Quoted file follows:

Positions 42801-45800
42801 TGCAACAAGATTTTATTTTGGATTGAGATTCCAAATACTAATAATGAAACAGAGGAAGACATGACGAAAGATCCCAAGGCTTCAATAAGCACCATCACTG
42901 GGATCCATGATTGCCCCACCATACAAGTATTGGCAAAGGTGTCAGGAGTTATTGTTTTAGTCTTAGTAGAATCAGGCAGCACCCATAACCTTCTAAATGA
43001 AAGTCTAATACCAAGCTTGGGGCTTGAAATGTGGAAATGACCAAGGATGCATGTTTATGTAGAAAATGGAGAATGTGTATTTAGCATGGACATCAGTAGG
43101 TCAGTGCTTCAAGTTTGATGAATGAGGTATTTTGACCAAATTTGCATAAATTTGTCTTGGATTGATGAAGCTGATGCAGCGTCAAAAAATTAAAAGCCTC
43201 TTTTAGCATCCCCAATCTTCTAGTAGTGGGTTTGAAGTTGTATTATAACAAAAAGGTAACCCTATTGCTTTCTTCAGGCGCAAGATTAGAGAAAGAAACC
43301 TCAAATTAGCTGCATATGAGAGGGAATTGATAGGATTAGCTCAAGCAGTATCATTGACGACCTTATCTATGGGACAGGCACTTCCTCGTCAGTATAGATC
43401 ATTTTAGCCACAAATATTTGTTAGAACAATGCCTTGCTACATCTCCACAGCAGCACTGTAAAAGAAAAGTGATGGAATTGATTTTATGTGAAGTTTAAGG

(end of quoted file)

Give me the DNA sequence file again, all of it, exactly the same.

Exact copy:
Positions 42801-45800
42801 TGCAACAAGATTTTATTTTGGATTGAGATTCCAAATACTAATAATGAAACAGAGGAAGACATGACGAAAGATCCCAAGGCTTCAATAAGCACCATCACTG
42901 GGATCCATGATTGCCCCACCATACAAGTATTGGCAAAGGTGTCAGGAGTTATTGTTTTAGTCTTAGTAGAATCAGGCAGCACCCATAACCTTCTAAATGA
43001 AAGTCTAATACCAAGCTTGGGGCTTGAAATGTGGAAATGACCAAGGATGCATGTTTATGTAGAAAATGGAGAATGTGTATTTAGCATGGACATCAGTAGG
43101 TCAGTGCTTCAAGTTTGATGAATGAGGTATTTTGACCAAATTTGCATAAATTTGTCTTGGATTGATGAAGCTGATGCAGCGTCAAAAAATTAAAAGCCTC
43201 TTTTAGCATCCCCAATCTTCTAGTAGTGGGTTTGAAGTTGTATTATAACAAAAAGGTAACCCTATTGCTTTCTTCAGGCGCAAGATTAGAGAAAGAAACC
43301 TCAAATTAGCTGCATATGAGAGGGAATTGATAGGATTAGCTCAAGCAGTATCATTGACGACCTTATCTATGGGACAGGCACTTCCTCGTCAGTATAGATC
43401 ATTTTAGCCACAAATATTTGTTAGAACAATGCCTTGCTACATCTCCACAGCAGCACTGTAAAAGAAAAGTGATGGAATTGATTTTATGTGAAGTTTAAGG